NYRA officials said Wednesday that while they expect the Belmont Stakes to go forward, it's still possible that financial troubles could sideline the Triple Crown event.
Charles Hayward, president and chief executive of the New York Racing Association, told a hearing in Elmont convened by state Sen. Craig Johnson (D-Port Washington) that he expects the event to go forward - as long as NYRA receives funds owed by New York's Off-Track Betting.
OTB has filed for bankruptcy and may not make the payments, Hayward said, and that could prevent NYRA from meeting its payroll obligations. Under state law NYRA would then have to shut down.
Asked in a break to clarify his comments, Hayward said, "I think we are going to run the Stakes, there is no question . . . I'm planning on running the Belmont Stakes."
Hayward told the hearing that NYRA, which last turned a profit in 2003, has turned its finances around somewhat. The agency broke even last year, if capital expenditures and nonpayment by New York's OTB are excluded, he said.
Johnson, who convened the NYRA hearing along with state Sen. Eric Adams (D-Brooklyn), said he was "a little troubled by the statements and the hesitancy by NYRA. . . . They need to move a little off the defeatist attitude. They should stop couching [the running of the Stakes] with caveats."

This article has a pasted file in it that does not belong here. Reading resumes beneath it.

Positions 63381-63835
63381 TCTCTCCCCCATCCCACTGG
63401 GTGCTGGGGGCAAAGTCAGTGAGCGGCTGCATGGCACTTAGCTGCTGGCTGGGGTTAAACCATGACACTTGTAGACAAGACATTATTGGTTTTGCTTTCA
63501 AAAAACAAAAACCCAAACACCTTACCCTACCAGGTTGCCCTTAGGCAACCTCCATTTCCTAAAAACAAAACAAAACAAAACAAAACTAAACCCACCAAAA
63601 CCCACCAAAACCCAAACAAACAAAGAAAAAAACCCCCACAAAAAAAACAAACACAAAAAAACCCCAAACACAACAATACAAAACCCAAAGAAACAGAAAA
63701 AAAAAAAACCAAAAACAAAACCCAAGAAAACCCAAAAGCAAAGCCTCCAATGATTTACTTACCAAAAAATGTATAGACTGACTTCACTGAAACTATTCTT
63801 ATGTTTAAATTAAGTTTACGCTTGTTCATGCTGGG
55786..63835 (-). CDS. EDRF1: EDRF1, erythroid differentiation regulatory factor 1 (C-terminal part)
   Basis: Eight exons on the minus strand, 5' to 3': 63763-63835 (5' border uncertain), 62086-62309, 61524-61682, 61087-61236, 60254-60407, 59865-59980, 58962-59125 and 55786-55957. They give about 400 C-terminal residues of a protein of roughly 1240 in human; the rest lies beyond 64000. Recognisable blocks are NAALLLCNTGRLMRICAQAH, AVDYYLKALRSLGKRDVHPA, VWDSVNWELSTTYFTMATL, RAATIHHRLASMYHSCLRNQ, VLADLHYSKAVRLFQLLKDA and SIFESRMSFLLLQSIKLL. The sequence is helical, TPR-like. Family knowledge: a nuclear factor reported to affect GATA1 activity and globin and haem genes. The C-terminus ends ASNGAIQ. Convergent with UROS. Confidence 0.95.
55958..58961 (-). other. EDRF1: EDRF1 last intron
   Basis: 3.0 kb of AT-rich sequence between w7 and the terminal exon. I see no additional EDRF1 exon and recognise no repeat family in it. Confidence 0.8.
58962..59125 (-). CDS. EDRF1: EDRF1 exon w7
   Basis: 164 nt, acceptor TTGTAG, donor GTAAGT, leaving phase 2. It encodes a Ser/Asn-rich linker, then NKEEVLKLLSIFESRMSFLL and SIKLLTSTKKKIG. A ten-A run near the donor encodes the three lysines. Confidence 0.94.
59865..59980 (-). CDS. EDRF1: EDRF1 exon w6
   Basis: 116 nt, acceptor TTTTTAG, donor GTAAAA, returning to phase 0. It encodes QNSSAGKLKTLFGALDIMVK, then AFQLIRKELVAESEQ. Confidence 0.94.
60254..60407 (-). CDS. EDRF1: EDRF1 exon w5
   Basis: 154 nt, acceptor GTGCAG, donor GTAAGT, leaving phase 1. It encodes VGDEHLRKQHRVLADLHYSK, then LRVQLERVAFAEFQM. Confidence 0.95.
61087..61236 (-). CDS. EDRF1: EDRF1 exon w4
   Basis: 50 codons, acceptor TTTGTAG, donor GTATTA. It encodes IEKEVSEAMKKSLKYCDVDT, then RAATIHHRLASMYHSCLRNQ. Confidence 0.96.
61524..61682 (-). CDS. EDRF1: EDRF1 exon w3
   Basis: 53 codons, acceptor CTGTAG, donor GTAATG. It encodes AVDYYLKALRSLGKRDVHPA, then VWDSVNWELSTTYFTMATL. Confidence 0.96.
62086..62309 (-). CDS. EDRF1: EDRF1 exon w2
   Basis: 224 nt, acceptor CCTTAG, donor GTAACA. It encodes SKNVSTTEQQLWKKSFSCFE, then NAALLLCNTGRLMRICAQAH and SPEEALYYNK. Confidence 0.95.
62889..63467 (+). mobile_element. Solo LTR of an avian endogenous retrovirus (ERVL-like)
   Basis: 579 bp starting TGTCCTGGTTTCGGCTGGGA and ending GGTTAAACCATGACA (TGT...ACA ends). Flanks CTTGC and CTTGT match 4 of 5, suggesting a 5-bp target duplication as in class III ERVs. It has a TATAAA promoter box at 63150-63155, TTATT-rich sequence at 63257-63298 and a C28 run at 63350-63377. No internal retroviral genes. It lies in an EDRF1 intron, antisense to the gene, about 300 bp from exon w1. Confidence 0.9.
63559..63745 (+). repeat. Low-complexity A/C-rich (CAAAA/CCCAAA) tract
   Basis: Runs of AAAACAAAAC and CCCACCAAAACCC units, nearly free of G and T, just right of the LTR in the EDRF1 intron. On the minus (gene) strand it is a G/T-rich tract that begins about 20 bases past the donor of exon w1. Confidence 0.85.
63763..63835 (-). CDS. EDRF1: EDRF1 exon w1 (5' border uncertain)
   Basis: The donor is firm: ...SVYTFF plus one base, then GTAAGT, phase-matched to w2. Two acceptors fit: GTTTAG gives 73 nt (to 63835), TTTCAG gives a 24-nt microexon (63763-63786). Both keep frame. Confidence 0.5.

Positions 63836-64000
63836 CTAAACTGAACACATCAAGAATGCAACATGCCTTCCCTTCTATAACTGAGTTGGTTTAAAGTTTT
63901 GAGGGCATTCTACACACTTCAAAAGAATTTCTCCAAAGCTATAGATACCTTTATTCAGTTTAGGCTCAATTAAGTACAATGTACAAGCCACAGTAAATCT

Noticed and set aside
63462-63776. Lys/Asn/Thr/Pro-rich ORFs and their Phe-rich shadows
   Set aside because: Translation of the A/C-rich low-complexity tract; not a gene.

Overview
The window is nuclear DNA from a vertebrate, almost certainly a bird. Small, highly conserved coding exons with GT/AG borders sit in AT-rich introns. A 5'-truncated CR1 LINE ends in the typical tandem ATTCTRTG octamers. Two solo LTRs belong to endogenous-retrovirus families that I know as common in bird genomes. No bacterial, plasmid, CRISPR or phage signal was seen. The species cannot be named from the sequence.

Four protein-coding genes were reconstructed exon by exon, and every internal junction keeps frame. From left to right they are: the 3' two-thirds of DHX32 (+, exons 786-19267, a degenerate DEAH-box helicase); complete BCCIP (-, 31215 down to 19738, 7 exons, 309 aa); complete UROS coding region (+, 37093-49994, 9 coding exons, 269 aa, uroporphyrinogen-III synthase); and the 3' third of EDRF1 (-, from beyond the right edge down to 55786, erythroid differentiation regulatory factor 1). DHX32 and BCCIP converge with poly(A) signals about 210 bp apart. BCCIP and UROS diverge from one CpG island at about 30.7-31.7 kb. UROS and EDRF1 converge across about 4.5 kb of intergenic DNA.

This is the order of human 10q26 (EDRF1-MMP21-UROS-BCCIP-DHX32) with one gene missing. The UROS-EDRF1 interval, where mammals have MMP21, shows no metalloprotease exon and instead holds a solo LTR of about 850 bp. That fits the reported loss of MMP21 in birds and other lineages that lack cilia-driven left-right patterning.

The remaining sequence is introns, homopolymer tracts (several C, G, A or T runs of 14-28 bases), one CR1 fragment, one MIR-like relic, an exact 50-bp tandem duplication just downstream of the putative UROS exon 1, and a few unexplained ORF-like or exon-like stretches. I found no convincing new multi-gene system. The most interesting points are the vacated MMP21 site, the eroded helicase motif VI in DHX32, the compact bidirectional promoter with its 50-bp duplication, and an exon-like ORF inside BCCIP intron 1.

Elmont community leader Pat Nicolosi said that if the Belmont Stakes is canceled "it would be a devastating blow to the community" economically.
But he and Johnson, who are sometime critics of NYRA, nevertheless praised the agency for improving relations with the local community surrounding Belmont. "They have turned things around," Nicolosi said.
One potential boost to NYRA - 4,500 Video Lottery Terminals at Aqueduct Race Track - might yet face political obstacles after Democratic state officials led by Gov. David A. Paterson announced Friday they had selected the Aqueduct Entertainment Group to operate the VLTs there.
Senate Republican leader Dean Skelos (R-Rockville Centre) Wednesday called for public hearings on the selection, which he said "has raised more questions than answers."